The euphoria created by the extension to Mtarfa did not last long. A tramway operator with a global track record, Macartney, McElroy & Co., was awarded the concession in 1903. They were the only tenderers; the government could either accept or refuse it.
The operator would offer additional connectivity with the Grand Harbour through the granting of a second concession to construct a lift from the Marina to the Upper Barrakka Gardens. Subsequently a big board was erected outside the Customs House reading: ‘Barracca Lifts The Quickest Way to the City’.
By awarding the concession the government scored the first of two own goals. The tramway was given a monopoly of electric traction; no other tramway or light railway could use electric traction within half a mile of its route without its consent. This effectively denied the railway the opportunity to convert to electric traction. The tramway drew electromotive power from its own coal fired power station adjacent to the depot at Jetties Wharf, Marsa.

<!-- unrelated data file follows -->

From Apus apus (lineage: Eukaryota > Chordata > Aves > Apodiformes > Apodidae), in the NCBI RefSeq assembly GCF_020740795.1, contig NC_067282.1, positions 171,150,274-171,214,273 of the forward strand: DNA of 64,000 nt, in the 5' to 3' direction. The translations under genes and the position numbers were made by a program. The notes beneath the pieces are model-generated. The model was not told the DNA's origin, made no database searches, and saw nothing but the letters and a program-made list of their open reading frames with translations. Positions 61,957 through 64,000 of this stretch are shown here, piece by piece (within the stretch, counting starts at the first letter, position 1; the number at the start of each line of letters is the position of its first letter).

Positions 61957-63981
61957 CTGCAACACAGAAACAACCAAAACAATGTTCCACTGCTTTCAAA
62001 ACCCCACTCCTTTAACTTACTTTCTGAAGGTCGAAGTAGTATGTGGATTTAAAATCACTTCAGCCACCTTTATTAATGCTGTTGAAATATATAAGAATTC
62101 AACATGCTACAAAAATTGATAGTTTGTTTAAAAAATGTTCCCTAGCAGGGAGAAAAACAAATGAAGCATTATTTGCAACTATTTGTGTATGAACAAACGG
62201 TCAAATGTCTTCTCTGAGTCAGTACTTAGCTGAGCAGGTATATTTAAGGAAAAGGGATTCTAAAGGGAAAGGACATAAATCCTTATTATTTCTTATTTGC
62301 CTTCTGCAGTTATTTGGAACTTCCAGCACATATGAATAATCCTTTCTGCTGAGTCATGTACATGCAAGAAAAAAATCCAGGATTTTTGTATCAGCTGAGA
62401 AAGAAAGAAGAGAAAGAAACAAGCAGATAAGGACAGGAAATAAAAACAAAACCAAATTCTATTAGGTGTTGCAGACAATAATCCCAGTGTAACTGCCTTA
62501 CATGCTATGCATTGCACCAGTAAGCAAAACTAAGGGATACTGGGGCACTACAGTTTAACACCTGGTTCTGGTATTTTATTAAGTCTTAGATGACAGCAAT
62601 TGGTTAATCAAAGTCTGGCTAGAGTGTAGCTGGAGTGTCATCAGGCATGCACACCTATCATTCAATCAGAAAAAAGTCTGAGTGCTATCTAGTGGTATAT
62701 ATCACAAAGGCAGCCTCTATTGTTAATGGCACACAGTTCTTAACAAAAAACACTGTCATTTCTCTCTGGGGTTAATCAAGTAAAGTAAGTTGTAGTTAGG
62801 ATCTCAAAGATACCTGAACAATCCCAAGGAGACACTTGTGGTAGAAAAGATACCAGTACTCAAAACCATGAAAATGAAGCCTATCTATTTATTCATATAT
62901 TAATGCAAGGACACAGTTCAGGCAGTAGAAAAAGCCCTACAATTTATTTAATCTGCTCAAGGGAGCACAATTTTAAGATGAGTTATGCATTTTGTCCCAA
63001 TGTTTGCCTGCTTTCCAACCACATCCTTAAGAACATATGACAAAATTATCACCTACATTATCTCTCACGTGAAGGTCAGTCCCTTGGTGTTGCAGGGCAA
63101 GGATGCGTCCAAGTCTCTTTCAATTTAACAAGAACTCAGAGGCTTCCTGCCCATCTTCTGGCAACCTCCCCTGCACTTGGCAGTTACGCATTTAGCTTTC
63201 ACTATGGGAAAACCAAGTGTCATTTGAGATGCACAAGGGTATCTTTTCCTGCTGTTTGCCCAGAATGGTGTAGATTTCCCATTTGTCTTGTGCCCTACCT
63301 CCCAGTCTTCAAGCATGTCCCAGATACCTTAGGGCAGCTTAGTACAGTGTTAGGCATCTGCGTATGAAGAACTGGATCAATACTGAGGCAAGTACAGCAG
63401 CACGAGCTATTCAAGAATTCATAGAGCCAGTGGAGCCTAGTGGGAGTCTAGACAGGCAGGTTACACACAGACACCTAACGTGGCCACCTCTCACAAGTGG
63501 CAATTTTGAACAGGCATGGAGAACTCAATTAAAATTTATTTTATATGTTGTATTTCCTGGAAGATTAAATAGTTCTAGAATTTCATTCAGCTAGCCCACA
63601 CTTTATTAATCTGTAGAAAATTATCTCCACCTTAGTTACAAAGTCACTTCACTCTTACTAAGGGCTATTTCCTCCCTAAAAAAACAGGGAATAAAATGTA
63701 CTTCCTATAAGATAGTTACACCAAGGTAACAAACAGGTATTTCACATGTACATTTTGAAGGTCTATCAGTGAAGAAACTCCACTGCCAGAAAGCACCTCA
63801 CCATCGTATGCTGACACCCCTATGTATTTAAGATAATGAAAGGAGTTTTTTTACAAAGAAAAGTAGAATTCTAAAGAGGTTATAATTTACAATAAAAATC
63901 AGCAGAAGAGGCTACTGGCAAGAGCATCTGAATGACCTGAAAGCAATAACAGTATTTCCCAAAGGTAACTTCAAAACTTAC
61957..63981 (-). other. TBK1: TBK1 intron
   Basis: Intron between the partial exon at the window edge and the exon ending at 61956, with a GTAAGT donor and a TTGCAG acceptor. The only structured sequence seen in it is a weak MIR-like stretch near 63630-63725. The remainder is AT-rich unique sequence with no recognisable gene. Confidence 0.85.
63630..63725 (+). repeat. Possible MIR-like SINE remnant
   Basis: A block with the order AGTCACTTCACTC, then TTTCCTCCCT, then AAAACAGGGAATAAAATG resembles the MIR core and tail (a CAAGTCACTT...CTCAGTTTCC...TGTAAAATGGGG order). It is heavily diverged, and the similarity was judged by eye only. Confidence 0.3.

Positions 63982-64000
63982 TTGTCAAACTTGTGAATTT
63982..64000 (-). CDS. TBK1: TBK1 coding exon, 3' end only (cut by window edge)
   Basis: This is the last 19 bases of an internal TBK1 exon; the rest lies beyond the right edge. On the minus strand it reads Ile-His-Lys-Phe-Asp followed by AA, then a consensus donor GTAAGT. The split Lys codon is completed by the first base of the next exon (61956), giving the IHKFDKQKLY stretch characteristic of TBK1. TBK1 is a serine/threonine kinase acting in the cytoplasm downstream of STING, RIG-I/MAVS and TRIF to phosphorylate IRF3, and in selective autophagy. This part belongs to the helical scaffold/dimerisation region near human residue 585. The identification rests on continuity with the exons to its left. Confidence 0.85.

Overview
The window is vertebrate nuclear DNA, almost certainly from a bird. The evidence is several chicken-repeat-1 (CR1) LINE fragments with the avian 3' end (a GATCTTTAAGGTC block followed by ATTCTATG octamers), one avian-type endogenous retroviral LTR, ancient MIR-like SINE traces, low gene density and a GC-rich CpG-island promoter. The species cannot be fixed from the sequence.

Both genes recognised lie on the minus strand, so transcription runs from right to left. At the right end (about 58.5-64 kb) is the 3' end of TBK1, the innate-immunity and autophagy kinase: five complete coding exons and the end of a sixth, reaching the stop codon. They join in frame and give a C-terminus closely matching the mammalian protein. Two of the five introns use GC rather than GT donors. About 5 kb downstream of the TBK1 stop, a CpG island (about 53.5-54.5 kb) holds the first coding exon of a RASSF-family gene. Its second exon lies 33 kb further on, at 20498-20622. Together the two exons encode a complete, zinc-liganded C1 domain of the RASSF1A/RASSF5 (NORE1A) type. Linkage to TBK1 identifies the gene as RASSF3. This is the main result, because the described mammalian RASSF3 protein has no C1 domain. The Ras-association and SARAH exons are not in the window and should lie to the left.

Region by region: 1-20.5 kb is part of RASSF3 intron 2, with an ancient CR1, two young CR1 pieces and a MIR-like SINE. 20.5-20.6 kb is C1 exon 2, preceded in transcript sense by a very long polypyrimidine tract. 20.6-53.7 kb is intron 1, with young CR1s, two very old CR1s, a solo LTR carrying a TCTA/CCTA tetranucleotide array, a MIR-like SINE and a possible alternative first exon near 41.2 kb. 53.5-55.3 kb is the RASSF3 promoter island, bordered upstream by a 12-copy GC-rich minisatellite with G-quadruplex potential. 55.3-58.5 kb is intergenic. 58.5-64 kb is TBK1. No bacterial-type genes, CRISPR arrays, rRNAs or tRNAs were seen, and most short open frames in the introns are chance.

The second own goal came the following year when the tramway was allowed to extend its service up to Birkirkara Railway Station. The secondary concession was signed by General Kelly, the Officer Administering the Government, during the absence from the island of the Governor, Sir Charles Mansfield Clarke, and the Lieutenant Governor, Sir Edward Merewether.
It was to be a long-drawn-out battle. Both transport companies reduced fares to win over passengers, effectively killing any hope of the railway ever turning a profit.
During the first years of the new century, the Maltese economy flourished as a result of increased military spending, mainly on new breakwaters and graving docks. Such a phenomenon was cyclical and, true to form, was followed by a recession.
What a pity no politician at the time saw beyond the value of a few hundred pounds worth of iron and steel scrap and failed to preserve at least one engine and one carriage for posterity